Friday the 13th was indeed a ghastly day for the cricket world. First, an ODI between Australia and New Zealand, part of the historic Chapple-Hadlee Trophy, was played in front of an empty stadium in order to prevent the spread of Corona Virus. Then, England's ongoing tour of Sri Lanka was abruptly called off in the middle of the visitor's practice match.
And finally, to top it all off, the Indian Premier League (IPL), which was scheduled to get underway on March 29, got postponed till April 15. However, Board of Control for Cricket in India (BCCI) has taken a decision which is half-hearted at best and insufficient at worst. Postponing this event by 15 days looks quite farcical.
Yes, it is quite possible that by that time, the menace of COVID-19 would subside and the tournament could go on as usual. But that is only one possibility. The other is that things would remain the same and the BCCI would continue to be troubled by questions about whether it is correct to be holding this tournament when the threat of this infection is still strong.
Yesterday, the spokesperson of the Ministry of External Affairs of India revealed that they have advised the BCCI to postpone the tournament. The problem for BCCI, and for other cricket authorities also, is that the schedule for all teams is packed. The period in which IPL is played is kept devoid of international series to allow the top players to participate in it.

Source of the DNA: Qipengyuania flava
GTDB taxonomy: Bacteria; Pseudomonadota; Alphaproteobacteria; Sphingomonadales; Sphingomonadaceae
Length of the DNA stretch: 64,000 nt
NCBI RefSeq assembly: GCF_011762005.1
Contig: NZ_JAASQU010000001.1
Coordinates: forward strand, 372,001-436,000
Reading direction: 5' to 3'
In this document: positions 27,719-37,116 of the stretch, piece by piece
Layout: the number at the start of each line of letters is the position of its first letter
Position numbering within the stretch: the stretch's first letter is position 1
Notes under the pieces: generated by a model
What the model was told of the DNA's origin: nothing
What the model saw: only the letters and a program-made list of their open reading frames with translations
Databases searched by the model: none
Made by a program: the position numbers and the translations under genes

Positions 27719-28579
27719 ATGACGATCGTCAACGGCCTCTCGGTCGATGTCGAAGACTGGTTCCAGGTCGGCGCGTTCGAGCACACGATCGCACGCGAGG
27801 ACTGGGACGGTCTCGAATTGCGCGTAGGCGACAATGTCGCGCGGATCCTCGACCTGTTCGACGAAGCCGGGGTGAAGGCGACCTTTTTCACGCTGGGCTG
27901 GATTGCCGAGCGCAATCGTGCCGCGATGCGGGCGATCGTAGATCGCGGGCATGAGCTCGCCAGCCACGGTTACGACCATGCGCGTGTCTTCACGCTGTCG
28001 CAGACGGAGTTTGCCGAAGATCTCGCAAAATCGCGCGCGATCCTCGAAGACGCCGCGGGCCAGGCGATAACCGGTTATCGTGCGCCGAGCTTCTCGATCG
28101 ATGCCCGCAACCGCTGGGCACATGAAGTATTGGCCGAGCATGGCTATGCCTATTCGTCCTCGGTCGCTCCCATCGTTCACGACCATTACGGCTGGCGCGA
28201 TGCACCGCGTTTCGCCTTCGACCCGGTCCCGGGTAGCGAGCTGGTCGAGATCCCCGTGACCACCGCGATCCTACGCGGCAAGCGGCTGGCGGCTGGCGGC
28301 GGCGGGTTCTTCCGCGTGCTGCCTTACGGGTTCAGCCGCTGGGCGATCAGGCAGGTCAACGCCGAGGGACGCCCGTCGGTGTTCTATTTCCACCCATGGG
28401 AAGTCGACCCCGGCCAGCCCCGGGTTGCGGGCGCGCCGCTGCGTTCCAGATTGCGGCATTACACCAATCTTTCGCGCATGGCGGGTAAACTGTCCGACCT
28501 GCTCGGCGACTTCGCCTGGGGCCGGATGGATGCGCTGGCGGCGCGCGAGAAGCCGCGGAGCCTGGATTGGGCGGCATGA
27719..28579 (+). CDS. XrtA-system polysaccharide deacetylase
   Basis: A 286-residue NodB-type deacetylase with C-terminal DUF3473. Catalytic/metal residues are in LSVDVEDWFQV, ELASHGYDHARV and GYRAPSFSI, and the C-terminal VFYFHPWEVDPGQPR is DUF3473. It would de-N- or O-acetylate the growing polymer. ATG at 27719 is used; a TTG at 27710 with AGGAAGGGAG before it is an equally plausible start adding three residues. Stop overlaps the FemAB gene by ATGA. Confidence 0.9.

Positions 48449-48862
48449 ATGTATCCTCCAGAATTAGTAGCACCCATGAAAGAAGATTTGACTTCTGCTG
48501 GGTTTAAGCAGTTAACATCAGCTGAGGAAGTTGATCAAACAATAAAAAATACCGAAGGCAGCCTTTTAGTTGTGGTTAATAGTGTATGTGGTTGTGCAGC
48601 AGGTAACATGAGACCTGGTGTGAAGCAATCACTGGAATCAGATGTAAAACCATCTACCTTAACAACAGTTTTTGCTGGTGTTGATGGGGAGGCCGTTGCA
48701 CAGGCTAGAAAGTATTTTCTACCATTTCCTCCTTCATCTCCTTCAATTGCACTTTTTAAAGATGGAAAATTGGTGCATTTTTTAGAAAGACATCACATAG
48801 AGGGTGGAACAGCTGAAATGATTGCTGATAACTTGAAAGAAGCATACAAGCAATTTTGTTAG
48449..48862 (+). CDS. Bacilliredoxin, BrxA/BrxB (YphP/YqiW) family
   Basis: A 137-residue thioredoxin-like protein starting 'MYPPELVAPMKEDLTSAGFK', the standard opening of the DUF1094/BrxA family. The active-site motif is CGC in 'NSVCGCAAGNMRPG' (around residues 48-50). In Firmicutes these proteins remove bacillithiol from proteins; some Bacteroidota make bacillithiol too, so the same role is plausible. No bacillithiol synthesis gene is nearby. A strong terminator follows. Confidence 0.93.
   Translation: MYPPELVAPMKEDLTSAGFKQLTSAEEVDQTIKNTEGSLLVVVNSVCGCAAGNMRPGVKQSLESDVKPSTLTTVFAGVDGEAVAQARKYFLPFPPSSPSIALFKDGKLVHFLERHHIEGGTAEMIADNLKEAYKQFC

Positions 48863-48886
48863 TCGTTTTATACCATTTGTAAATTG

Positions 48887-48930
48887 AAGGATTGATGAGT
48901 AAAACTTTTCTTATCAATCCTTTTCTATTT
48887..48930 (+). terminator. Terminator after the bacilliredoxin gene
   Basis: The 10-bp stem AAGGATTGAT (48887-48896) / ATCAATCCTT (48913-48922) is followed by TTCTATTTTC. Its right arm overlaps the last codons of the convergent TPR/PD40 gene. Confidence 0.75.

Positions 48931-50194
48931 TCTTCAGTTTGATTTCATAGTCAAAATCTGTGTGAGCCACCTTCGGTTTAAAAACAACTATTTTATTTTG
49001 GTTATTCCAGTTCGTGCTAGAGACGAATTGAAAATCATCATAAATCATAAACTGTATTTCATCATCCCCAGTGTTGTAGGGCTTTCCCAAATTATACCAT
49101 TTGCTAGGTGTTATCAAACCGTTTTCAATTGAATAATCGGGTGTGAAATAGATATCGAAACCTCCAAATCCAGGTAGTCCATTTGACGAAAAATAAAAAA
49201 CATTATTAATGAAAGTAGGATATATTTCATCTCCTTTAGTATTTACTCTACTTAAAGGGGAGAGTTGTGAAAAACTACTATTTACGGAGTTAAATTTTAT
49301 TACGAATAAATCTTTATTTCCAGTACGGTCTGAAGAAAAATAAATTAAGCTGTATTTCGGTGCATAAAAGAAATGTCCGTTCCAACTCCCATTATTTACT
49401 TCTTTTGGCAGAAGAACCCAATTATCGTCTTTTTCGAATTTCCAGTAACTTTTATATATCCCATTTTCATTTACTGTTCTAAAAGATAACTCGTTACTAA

If the tournament is postponed, it may clash, in terms of schedule with other series and tours. This would lead to several top players of various teams not participating. Consequently, the tournament would lose a lot of its sheen and that may invite an adverse reaction from sponsors and television rights holders.
However, all considerations about money and cricket should be considered inferior to the larger problem of tackling Corona Virus or COVID-19. Currently, there is another T20 league going on in the subcontinent. This is the Pakistan Super League. However, this tournament also has been afflicted by the virus as spectators have been banned from the stadium. English players playing in this league have also been asked to return.
So, what is clear is that this is not a good time for holding sports events. Even the leading football leagues of Europe, the most popular sports events in the world, have decided to have their matches played in empty stadiums. All this shows that when it comes to matters of life and death, which COVID-19 is, sports isn't the most important thing.